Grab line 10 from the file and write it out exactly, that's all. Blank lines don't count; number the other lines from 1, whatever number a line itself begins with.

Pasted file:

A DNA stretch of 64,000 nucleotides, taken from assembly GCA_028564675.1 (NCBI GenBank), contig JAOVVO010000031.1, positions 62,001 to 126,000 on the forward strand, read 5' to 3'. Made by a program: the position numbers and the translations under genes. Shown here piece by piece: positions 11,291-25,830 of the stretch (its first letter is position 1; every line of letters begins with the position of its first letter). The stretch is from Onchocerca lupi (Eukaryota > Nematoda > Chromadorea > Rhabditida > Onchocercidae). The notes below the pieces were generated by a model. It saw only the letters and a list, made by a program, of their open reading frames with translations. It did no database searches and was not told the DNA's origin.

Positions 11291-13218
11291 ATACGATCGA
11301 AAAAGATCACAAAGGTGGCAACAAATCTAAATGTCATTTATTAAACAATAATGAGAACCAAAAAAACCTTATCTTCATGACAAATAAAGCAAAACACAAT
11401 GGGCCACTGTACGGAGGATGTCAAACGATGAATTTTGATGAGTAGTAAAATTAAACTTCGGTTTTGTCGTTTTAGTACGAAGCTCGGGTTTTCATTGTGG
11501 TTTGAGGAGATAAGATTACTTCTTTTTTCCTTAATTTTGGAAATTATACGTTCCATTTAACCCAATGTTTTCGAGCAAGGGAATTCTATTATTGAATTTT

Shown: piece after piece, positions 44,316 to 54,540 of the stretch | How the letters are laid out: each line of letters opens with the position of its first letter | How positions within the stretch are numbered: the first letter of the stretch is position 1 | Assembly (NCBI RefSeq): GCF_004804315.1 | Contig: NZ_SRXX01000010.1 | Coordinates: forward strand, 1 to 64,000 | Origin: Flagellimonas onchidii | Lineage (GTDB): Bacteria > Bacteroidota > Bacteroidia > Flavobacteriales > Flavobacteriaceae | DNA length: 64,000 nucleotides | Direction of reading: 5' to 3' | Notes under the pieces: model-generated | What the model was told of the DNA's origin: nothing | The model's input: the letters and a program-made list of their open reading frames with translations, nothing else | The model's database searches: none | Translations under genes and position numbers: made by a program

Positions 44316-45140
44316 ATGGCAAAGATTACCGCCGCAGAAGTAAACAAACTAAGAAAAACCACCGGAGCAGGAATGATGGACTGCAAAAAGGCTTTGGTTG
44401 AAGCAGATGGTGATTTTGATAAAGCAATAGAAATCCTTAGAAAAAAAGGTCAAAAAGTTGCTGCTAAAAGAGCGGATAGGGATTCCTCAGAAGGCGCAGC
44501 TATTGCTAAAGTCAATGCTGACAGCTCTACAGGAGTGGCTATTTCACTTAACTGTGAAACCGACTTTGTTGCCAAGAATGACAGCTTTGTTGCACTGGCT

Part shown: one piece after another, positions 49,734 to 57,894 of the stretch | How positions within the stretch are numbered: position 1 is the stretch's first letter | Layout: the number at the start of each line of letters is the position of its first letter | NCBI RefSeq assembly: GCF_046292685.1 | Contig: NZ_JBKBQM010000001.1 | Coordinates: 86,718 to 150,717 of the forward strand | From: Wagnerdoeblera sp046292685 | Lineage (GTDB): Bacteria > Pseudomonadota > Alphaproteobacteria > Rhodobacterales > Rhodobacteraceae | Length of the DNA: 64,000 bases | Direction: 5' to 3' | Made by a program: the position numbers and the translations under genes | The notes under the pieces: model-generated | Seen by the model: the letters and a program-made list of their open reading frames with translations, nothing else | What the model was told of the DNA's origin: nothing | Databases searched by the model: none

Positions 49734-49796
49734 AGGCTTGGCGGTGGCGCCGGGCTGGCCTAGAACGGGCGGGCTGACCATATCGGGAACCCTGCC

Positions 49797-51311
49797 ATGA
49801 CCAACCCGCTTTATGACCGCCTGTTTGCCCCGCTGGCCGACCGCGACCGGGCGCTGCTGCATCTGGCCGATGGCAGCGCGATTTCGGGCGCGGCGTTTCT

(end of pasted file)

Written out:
44401 AAGCAGATGGTGATTTTGATAAAGCAATAGAAATCCTTAGAAAAAAAGGTCAAAAAGTTGCTGCTAAAAGAGCGGATAGGGATTCCTCAGAAGGCGCAGC